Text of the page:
Musings from Boulden

Friday, January 17, 2020

Last year, I spoke to students about being the authors of their stories, and how they determine how life will be played out as they are in control and make choices.

As we continue to work with that metaphor, term one could be considered the introduction to their Grade 5, 6, 7, or 8 story and term three would be the conclusion – both very important parts of the story. But the real content of the story, the “meat,” happens in the middle. Entering term two then, would be the middle of their story. Now, typically, authors have the luxury of determining how long or how short the middle part of the story will be (with the help of their editors of course!); however, the middle of the story is typically the longest part of the story…but school terms don’t work like that. This is actually the shortest term of the year and also one of the busiest.

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Friday, January 10, 2020

A time-honoured tradition for some is the making of resolutions for the new year. January 1st, the fresh page on the calendar, often indicates for people a blank slate, a fresh start; and with a fresh start, often comes the eagerness to make significant lifestyle changes. We promise ourselves that we will lose 20 pounds, that we will become more efficient at work, that we will be at the gym four times a week, that we will become kinder. These are lofty goals, in fact they are big. And they are also nebulous. They lack a plan. They lack the “why” that is essential to commitment. If we cannot identify why we are doing something, then it will fail to occur. Further, we need to ask ourselves if these resolutions are things that we want to do or if they are things that we think we should do; that further impacts our success rate and motivation.

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Thursday, December 19, 2019

Inspired by an old-time favourite, A Charlie Brown Christmas, I encourage everyone to remember what this time of year was meant to be. Give, without expecting anything in return. Spend time unplugged. Relish in being plugged in with friends and family. Share a meal. Donate your time. Sleep in. Give lots of hugs. Watch the stars and the shimmer of the snow. Make a snow angel. Leave your watch on the dresser. Take a nap. Forgive someone.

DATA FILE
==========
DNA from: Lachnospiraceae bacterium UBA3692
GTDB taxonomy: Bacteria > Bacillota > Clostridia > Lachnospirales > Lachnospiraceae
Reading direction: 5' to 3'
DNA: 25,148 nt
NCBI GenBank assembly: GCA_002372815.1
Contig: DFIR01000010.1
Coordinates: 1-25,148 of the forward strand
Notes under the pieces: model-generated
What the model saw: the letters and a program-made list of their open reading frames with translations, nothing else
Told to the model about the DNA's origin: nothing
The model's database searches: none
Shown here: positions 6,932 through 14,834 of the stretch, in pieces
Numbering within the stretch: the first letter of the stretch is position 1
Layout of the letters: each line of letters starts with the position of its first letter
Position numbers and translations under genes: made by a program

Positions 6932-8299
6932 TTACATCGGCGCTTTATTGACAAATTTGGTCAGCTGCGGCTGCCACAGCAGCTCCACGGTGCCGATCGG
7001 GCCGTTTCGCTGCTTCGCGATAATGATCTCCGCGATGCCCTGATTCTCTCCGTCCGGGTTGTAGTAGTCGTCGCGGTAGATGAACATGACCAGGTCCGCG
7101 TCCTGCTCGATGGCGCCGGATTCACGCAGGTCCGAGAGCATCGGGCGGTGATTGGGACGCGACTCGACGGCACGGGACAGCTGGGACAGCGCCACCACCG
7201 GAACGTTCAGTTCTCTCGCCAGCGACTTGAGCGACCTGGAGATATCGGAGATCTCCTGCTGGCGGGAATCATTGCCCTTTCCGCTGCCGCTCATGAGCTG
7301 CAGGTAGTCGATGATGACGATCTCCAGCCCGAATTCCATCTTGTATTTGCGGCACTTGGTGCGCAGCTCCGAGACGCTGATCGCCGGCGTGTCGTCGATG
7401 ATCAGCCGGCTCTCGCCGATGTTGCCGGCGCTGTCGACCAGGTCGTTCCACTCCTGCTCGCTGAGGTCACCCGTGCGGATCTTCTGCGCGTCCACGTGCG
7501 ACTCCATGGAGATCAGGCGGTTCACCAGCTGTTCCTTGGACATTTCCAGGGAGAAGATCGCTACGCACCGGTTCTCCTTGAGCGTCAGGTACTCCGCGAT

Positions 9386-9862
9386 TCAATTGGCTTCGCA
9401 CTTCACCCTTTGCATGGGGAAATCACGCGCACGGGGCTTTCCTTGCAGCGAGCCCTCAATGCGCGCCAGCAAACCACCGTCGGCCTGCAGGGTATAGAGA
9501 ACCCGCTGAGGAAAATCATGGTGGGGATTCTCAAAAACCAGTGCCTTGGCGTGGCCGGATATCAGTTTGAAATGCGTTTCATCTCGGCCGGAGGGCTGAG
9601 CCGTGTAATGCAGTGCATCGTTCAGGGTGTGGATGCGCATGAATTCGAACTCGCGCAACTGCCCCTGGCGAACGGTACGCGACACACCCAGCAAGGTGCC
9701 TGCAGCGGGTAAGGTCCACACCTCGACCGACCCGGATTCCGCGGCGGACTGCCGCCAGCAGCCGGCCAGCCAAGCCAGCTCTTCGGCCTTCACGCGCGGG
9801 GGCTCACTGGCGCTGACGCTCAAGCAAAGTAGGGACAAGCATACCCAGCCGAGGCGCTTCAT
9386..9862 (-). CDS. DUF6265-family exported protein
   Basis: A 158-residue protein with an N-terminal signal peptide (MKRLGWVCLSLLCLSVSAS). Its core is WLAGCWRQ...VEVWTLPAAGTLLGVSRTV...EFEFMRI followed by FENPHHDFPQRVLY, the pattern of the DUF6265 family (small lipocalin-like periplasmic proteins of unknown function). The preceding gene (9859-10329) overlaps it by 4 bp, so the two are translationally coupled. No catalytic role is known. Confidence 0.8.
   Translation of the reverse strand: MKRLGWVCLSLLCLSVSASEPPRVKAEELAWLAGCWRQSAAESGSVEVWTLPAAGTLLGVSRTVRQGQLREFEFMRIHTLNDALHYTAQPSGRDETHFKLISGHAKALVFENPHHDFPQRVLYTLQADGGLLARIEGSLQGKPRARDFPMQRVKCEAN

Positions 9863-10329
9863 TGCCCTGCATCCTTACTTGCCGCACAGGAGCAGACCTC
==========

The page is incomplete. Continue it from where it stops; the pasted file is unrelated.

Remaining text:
With a busy first term complete, take this time to relax, rejuvenate and reconnect. We will see you on January 7, 2020. Thank you for being a part of the TCS community.

Happy and safe holidays to all!

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Friday, December 13, 2019

In speaking with a friend last week, the conversation of childhood television shows came up (I may have made a comment about wearing cardigans…) and as I tried to explain who and what Mr. Rogers was, I found myself more intrigued about the man, because I didn’t know more than songs, cardigans and sitting on the stoop. Over the weekend, I was searching for a magazine to purchase for the annual Junior School holiday party great magazine swap. When I saw the special edition of Newsweek devoted entirely to Mr. Rogers, the choice was easy.

As I languished over a cup of coffee, I read about Fred Rogers, his life, upbringing, school challenges and accomplishments, I could not help but think of how much ahead of his time he was. He spoke of a noisy world, the need for empathy, role models, pushing the envelope, inclusivity, etc. and all of this through a television show, which, by the way, aired on a publicly funded network that he advocated for in DC.

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Thursday, December 05, 2019

Have you found yourself a little less patient lately? Perhaps quicker to judge? Maybe the words coming from you haven’t been as kind as they could be? Seems that many students and adults are hitting that near end of term wall.

Mr. Powles and I joke that we should calendar for this each year because right about the same time each year, the same behaviours and patterns emerge. Four weeks after the November break, and two weeks until the holiday break… Knowing all of this, how can we be proactive to curb the Grinchy behaviour?